Saturday, September 26, 2009

Valentines in Williamsburg

Uncle Lew Valentine holding his hat while
Watching LaGuardia smash slot machines

Anna Valentine McNally had three brothers and a sister. The eldest, Lewis Joseph Valentine (1882-1946), became famous as "New York's top cop", the Police Commissioner under Mayor Fiorello LaGuardia between 1934 and 1945.

In 1939 Lowell M. Limpus published Honest Cop, Lewis J. Valentine: Being a Chronicle of the Commissioner's Thirty-six Years in the New York Police Department. After Valentine retired he wrote an autobiography Night Stick: The Autobiography of Lewis J. Valentine. Neither book nor the many newspaper and magazine articles about him contain much about his youth. But through his story we learn a little about his sister, our Grandma McNally, and their parents John and Elizabeth Daly Valentine.
Uncle Lew was born March 19, 1882 (hence his middle name---March 19th is St. Joseph's day). A 1936 New Yorker magazine profile says he was born

"on Troutman Street, in the Bushwick section of Brooklyn. His father, John Valentine, who was of Alsatian descent, was the proprietor of a small fruit store. His mother, whose maiden name was Daly, was a native of County Wexford, Ireland…. He attended public and parochial schools and served as altar boy at St. Bridget's Church.… His father's business failed [about 1898] and Valentine had to leave school and help support the family."

Brooklyn in 1879

Although the biographies call it St. Bridget's--- it's St. Brigid's. The church and school are still there although both have been rebuilt since the Valentine children's day. The new church, shown in this photo from about 1940, replaced their frame church, demolished in 1921.

From Limpett's Honest Cop:
"He was born in a little frame house on Trautman Street [it's Troutman], in the Williamsburg section of Brooklyn. His father was John Valentine, who owned a little fruit store, and his mother had been Miss Elizabeth Daly, a pretty Irish girl from County Wexford. John Valentine himself was half German and half Irish, but he had been born in Brooklyn. Little Miss Daly, who first saw the light of day on July 6, 1861, had accompanied her parents to America when she was thirteen. They settled in an Irish community in the Long Island metropolis and there John Valentine came courting a few years later.

Troutman Street today. Few frame houses survive.

"Five children resulted from that union, the oldest being Lewis. He had two younger brothers, Will and John, and two sisters, Anne [her name was Anna] and Elizabeth. And they proved to be a very happy family.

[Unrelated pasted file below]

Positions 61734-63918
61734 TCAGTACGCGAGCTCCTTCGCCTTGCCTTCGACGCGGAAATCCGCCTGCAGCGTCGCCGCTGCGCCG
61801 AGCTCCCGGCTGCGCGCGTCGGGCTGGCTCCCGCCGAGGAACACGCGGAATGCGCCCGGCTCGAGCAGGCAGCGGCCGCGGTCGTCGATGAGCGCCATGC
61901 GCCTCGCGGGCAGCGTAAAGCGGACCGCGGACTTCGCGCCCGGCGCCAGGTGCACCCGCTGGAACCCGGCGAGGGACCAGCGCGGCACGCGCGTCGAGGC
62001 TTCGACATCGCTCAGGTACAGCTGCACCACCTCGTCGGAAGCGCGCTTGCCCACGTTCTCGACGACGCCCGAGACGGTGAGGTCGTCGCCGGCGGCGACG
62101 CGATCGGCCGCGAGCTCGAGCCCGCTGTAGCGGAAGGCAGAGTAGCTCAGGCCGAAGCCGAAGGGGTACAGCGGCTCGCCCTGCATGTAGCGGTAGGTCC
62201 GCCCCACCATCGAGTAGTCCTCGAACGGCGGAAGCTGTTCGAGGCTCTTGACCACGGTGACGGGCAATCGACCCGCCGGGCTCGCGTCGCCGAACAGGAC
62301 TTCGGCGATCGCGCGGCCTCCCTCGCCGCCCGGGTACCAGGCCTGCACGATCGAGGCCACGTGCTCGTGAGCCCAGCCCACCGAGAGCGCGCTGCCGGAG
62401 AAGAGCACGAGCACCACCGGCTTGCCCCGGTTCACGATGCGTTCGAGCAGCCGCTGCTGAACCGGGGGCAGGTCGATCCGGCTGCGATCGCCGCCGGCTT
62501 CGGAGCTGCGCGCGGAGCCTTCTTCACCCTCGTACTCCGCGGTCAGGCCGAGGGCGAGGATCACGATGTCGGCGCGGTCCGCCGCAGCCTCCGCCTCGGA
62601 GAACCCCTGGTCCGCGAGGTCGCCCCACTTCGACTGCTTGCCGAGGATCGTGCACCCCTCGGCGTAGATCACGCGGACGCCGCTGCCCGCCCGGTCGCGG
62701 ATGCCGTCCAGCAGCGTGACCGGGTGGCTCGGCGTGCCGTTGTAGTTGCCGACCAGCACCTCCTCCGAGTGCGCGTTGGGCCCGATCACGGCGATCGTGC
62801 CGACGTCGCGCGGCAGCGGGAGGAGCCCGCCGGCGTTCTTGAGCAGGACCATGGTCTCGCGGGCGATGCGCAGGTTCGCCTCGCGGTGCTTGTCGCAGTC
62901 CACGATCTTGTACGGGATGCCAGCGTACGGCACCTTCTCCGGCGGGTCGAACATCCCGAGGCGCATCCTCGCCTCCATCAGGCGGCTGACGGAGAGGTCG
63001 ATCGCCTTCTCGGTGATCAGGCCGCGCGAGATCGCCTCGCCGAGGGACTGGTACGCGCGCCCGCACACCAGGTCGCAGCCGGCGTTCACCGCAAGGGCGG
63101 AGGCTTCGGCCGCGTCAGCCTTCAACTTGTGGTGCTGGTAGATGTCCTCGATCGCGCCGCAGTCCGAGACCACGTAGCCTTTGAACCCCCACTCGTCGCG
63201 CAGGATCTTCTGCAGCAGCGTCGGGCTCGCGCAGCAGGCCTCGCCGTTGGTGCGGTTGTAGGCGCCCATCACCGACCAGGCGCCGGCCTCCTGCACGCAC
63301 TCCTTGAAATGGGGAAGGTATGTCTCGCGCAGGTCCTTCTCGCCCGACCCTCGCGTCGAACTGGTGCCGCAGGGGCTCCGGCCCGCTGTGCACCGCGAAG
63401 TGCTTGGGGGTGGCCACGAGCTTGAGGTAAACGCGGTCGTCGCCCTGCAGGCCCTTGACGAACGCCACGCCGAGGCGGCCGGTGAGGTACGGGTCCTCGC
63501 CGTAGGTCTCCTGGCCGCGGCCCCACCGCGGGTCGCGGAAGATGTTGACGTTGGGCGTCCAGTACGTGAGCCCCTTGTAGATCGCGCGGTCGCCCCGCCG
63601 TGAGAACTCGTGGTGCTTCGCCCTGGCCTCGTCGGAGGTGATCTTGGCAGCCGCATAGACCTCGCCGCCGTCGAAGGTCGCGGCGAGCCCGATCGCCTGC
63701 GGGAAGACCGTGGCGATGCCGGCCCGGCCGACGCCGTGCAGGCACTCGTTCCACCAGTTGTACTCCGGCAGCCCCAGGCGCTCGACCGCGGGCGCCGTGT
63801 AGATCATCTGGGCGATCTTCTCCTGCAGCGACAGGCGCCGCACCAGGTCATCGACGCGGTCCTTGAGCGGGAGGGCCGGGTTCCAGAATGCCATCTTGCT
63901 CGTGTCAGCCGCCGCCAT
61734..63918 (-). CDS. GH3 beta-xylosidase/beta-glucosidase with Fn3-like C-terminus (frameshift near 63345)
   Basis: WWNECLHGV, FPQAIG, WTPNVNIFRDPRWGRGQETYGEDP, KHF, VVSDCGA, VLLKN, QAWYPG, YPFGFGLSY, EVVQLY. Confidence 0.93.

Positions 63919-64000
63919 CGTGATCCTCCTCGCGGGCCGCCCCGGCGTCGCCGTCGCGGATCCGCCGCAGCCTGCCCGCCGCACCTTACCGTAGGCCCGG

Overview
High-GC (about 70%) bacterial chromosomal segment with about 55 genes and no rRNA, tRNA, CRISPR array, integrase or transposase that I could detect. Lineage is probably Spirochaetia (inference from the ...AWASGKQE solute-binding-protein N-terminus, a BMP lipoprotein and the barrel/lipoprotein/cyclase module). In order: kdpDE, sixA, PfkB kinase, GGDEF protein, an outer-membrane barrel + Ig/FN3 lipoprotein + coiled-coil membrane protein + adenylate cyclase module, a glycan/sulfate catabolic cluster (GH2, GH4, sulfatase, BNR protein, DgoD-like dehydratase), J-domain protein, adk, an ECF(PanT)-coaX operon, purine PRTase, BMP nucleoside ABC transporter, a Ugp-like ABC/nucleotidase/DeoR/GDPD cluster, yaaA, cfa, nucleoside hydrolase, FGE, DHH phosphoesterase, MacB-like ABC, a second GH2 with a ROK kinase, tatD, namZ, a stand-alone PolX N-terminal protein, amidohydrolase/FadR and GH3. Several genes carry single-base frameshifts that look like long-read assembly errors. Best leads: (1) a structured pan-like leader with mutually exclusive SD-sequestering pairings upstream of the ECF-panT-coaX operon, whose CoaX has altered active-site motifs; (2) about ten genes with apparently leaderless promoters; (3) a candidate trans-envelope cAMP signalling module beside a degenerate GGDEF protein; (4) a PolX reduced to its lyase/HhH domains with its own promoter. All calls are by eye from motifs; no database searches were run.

The Valentine youngsters grew up in the Bushwick section of Brooklyn, which was then an independent city in its own right…. John Valentine had begun to branch out a little: he had established himself as a small commission merchant, and he and his wife decided to move farther into the city so that the head of the family could be nearer his business.

They selected another Irish community which was springing up in the Bushwick neighborhood, and settled down at 142 Adelphi Street. The children were enrolled at Public School 26 on Gates Avenue, near by. For the rest of their lives they were to refer to it as "the old Gates Avenue school." And for a long time it combined with the church to constitute the boundaries of their everyday existence.

The elder Valentines were devout Catholics, and they had made their home in a deeply religious community. Religion, consequently, became a very vital influence…The Valentines attended St. Bridget's Church….

['Irishtown' had] almost a small-town environment, this localized community life of the 1890's. Brooklyn itself was a huge congregation of small towns, each with its own school and church and tiny business section. Barefoot boys and girls cavorted in the streets….And everybody knew everybody else."

Bushwick is in the lower right corner of this map of Williamsburg. Troutman Street runs two blocks northwest of the green rectangle Bushwick Park. The Valentine house was just about under the point of the red arrow. Click here to see an arial view today:


---Lowell M. Limpus, Honest Cop, Lewis J. Valentine, being a chronicle of the Commissioner's thirty-six years in the New York Police Department (N.Y. E.P. Dutton & Co., 1939) pp 18-19.
---"Profiles: Independent Cop," New Yorker, October 3, 10 & 17, 1936, # 1 pg 21-2
---Lewis J. Valentine, Night Stick: The Autobiography of Lewis J. Valentine (N.Y.: The Dial Press, 1947)

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